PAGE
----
Skip to main content

Are we doomed to polarization?

07/23/2014 06:22PM, Published by Lev, Categories: In Print, Opinion



By Lee H. Hamilton

We Americans are trapped in a political dilemma. We all like representative democracy, but we don’t much like the way it’s performing.

The reason for this dissatisfaction is clear. Polls in recent years detail a polarized nation, divided both ideologically and politically. This is, as the Pew Research Center put it recently, “a defining feature of politics today.” In the public’s eye, Washington gets most of the blame for this.

Yet Congress and the political world around it reflect the rest of the country more than we’d like to believe. Our nation is divided ideologically. It’s also segregated politically, with many Americans preferring to associate with and live near people who share their views; gerrymandered districts and closed primaries intensify the effect. Our media is more partisan than it used to be. Interest groups — many of them funded by ordinary Americans who want their voices magnified — are more engaged than they were a generation ago. And though we deplore negative politics, we respond to it and even encourage our favorite partisans to engage in it.

Anyone who becomes President today does so with nearly half the country opposed to him the day he takes office. Moreover, we face a long list of issues where decisive action may be impossible: abortion, gun control, climate change, a host of budgetary and economic problems, the death penalty, tax reform, immigration, drug laws. These issues don’t just divide Congress; they divide the nation, with no clear path forward.

Our admired political system, in other words, is not working well. In Pew’s survey, the extremes make up just over a third of the American public, but because they’re disproportionately active they drive our politics. The larger, more diverse center can’t agree on a direction for the country, but its members are united by their distaste for the tone of politics and the unwillingness of politicians to compromise and break the stalemate. We are not getting the politics we want.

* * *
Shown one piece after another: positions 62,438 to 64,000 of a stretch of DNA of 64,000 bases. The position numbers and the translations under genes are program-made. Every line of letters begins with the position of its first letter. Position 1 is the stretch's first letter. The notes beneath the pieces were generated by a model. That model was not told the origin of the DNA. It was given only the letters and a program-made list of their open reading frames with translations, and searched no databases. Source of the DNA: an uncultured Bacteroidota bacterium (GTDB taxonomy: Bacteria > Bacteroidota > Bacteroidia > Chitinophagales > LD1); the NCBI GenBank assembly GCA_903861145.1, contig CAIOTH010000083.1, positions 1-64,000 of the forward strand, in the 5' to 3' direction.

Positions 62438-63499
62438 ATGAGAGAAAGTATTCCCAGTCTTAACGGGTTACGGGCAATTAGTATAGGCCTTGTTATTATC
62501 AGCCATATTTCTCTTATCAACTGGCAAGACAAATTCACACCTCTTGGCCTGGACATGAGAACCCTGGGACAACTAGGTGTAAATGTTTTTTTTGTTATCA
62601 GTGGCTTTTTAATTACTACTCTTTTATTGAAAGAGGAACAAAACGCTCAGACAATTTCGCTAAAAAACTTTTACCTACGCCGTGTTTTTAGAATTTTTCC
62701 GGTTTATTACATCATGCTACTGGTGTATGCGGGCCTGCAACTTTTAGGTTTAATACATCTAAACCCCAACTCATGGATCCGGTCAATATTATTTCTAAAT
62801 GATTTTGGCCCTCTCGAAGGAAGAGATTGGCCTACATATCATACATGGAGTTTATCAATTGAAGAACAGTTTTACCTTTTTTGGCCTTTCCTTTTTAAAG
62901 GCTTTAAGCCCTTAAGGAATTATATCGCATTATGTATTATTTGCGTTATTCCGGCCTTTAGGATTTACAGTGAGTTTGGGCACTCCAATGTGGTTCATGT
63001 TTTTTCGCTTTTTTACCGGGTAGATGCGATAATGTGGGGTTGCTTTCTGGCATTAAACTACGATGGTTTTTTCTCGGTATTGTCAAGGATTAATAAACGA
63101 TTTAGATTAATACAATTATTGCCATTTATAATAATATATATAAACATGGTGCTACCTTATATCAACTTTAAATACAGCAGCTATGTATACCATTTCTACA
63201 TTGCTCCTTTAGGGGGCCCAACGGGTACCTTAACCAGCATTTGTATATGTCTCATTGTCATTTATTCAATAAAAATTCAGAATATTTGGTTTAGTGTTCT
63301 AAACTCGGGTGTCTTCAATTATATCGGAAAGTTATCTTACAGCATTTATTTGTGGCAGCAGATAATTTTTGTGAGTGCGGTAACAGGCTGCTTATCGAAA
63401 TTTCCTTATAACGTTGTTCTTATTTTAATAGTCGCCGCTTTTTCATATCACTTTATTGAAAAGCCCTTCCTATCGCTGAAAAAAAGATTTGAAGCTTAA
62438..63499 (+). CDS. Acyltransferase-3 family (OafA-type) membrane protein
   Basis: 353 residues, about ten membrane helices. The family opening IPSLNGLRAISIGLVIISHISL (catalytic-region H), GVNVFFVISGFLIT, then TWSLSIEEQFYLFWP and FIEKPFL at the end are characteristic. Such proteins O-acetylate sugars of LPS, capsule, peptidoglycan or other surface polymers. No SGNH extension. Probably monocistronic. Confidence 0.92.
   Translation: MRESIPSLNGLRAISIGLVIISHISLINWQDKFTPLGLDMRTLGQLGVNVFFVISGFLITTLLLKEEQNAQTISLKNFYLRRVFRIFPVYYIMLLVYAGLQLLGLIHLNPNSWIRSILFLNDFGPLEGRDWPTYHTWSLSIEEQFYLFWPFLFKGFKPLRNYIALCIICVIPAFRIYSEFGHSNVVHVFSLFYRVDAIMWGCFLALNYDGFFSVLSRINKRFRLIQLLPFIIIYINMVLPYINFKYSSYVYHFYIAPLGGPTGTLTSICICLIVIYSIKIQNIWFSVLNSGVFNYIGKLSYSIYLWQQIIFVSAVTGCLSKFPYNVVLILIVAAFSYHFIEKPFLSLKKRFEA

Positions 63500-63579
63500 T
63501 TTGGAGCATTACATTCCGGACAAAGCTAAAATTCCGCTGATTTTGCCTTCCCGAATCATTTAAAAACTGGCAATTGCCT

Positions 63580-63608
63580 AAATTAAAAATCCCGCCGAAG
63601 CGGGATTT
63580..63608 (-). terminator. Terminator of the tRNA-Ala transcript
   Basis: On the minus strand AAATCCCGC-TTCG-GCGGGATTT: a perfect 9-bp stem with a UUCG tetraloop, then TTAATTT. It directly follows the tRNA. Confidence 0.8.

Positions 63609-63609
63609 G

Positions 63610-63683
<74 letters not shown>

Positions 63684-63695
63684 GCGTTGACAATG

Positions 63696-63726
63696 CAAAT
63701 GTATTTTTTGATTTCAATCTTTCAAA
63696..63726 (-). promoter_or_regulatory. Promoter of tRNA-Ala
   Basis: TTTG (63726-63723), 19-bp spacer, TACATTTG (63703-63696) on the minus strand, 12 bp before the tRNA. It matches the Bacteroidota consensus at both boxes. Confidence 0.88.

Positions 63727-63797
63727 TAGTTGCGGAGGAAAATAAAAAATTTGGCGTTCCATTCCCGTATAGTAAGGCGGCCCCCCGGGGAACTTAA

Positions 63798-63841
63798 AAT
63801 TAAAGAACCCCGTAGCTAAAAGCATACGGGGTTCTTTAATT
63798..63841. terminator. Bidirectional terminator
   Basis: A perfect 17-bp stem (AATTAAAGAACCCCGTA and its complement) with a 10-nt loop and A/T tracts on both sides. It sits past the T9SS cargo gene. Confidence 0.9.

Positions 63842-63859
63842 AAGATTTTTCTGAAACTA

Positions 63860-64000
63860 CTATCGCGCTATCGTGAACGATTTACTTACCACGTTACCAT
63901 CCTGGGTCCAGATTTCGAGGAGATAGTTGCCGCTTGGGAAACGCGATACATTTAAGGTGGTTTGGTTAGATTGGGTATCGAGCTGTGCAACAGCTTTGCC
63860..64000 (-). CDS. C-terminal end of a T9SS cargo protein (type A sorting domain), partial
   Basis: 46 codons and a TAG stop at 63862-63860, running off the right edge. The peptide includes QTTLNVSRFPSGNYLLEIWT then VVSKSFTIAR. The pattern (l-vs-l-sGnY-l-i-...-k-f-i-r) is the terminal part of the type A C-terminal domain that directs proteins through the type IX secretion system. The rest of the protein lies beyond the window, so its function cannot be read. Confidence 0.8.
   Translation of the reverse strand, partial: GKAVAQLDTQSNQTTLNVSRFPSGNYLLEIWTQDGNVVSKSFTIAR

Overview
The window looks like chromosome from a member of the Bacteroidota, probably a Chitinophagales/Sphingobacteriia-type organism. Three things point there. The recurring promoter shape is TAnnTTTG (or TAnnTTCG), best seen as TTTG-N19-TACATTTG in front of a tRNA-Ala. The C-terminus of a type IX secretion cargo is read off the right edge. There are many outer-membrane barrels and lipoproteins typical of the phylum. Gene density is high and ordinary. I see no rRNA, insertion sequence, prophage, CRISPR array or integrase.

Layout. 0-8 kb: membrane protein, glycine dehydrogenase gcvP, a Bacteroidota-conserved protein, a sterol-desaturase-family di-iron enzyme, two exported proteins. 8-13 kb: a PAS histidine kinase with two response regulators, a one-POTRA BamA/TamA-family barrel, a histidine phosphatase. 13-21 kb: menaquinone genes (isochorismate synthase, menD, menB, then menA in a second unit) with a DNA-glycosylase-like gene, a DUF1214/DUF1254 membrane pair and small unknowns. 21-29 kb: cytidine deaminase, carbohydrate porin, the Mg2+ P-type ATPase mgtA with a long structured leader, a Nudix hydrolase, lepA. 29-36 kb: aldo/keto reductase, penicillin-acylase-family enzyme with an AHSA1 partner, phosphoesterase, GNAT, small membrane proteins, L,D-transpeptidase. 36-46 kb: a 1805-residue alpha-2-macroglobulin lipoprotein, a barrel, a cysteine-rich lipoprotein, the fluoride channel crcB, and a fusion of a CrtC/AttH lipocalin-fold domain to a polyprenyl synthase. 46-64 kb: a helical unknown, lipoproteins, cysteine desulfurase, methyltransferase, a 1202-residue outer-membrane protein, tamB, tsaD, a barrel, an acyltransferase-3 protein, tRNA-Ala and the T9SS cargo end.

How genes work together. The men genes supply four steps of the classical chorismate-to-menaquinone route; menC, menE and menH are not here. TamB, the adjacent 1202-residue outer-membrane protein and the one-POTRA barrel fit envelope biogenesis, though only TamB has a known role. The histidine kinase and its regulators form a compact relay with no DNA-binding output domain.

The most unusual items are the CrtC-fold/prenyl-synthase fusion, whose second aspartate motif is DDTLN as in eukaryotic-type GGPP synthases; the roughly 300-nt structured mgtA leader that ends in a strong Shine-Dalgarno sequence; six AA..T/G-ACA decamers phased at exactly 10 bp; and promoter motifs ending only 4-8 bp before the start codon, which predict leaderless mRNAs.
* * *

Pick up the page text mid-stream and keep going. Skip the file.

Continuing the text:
So how do we resolve our dilemma?

There are many procedural steps that can ease the gridlock on Capitol Hill. Among them, the House and Senate could schedule themselves so that they’re in session at the same time. Congressional leaders and the President ought to meet at least once a month. Congress needs to work the same five-day week that the rest of us do, and reduce its centralized leadership by empowering committees. Open primaries would help moderate the nation’s politics, as would bipartisan redistricting commissions capable of doing away with gerrymandered districts. Increasing voter participation and improving the integrity of our elections would also help. Limiting the Senate filibuster and allowing minority parties in both chambers more of an opportunity to offer amendments, would open up debate and forestall endless stalemates.

But resolving our dilemma is unlikely to happen quickly. It’s hard to see either side in this partisan divide winning or losing decisively in the elections immediately ahead. Even if one party wins both houses in Congress, it’s not easy to move when the White House is in the control of another party. With the need for 60 votes in the Senate, the minority party can always find ways to slow things down.

Still, it’s worth remembering that American politics is dynamic, not static. Change occurs, sometimes quickly, but more often slowly. We won’t forever be this evenly divided, because public opinion will eventually evolve and the system will respond.